Pugsley, Bronwen E.
Challenging perspectives: documentary practices in films by women from Francophone Africa.
PhD thesis, University of Nottingham.
This thesis is located at the intersection of three dynamic fields: African screen media, documentary studies, and women’s filmmaking. It analyses a corpus of fifteen films by Francophone sub-Saharan African women filmmakers, ranging from 1975 to 2009, within the framework of documentary theory. This study departs from the contextual approach to African women’s documentary, which has been predominant among scholarship and criticism thus far, in favour of a focus on the films as texts. The popular models developed for the study of documentary film by Western scholars are applied to African women’s documentaries in order to explore their innovative and stimulating practices; to determine the degree to which such models are fully adequate or, instead, are challenged, subverted, or exceeded by this new context of application; and to address the films’ wider implications regarding the documentary medium.
Chapter One outlines the theoretical framework underpinning the thesis and engages with existing methodologies and conventions in documentary theory. Chapter Two considers women-centred committed documentary, analyses the ways in which these films uncover overlooked spaces and individuals, provide and promote new spaces for the enunciation of women’s subjectivity and ‘herstories’, and counter hegemonic stereotypical perceptions of African women. Chapter Three addresses recent works of autobiography, considers the filmmaking impulses and practices involved in filming the self, and points to the emergence of a filmmaking form situated on the boundary between ethnography and autobiography. Chapter Four explores the filmmakers’ ethnographic practices, considering their specificities in the light of pre-existing conventions within ethnographic filmmaking to emphasise the films’ formal and political reflexivity. The fifth and final chapter analyses a selection of works of docufiction, demonstrating their striking singularities and arguing for the significance of films that blur the boundaries between fiction and fact and thus push the borders of the real. The overall aim of the thesis is, therefore, to show the overlooked diversity of documentary voices and to demonstrate that the practice of documentary by women from Francophone sub-Saharan Africa is both formally innovative and reflexive, and politically challenging.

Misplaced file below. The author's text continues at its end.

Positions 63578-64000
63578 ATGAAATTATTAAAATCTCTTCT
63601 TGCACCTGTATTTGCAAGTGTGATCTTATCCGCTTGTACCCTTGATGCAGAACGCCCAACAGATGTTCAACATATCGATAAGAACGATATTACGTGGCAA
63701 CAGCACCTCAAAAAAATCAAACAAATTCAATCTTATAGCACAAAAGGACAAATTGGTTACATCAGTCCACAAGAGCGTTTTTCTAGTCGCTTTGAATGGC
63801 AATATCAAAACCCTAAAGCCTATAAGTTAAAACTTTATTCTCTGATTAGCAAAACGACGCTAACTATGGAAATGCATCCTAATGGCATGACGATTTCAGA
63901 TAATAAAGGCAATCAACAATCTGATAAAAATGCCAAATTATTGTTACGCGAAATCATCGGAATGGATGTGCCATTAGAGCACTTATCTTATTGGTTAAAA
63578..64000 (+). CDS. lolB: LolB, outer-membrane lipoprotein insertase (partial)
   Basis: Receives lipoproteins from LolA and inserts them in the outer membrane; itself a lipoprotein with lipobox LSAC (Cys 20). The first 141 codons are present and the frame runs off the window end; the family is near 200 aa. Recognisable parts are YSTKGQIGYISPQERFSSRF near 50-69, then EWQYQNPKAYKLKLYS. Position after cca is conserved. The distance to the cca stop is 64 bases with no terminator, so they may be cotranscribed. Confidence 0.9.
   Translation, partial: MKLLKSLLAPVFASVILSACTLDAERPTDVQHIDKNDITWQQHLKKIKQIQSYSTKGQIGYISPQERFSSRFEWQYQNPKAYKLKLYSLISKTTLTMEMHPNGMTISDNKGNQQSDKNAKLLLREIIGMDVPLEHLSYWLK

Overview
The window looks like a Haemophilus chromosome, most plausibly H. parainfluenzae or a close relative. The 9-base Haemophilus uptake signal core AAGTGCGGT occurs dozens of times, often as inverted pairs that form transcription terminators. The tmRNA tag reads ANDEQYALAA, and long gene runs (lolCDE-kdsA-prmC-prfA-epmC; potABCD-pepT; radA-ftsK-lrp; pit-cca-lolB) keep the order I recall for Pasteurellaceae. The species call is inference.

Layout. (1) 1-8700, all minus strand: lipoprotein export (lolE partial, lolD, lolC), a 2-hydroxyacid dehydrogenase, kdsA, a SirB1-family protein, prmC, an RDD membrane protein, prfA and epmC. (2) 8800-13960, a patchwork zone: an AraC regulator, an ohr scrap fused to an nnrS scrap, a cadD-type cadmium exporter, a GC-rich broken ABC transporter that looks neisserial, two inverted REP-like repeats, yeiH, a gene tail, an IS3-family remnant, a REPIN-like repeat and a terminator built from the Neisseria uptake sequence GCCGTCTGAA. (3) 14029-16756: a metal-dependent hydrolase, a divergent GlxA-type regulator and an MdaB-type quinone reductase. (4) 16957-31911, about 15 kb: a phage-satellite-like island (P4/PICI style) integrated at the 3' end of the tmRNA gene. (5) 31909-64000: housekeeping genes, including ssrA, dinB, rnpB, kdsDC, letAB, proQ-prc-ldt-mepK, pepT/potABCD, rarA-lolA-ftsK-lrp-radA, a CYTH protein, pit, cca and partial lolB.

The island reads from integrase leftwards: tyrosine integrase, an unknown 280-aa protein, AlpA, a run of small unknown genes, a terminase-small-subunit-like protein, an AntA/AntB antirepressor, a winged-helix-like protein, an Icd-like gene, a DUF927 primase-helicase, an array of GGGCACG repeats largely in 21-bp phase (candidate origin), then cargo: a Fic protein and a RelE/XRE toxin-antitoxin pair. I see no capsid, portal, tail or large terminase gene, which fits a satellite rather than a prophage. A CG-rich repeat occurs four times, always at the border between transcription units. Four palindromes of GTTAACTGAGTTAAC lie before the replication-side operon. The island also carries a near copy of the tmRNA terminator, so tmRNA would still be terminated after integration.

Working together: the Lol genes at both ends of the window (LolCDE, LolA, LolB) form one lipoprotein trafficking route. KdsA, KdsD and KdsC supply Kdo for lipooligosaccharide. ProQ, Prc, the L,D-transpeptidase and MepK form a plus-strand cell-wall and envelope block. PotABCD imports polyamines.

Thesis (University of Nottingham only)
||P Language and literature > PN Literature (General) > PN1993 Motion pictures
||UK Campuses > Faculty of Arts > School of Modern Languages and Cultures
||17 Sep 2012 10:49
||13 Sep 2016 19:40
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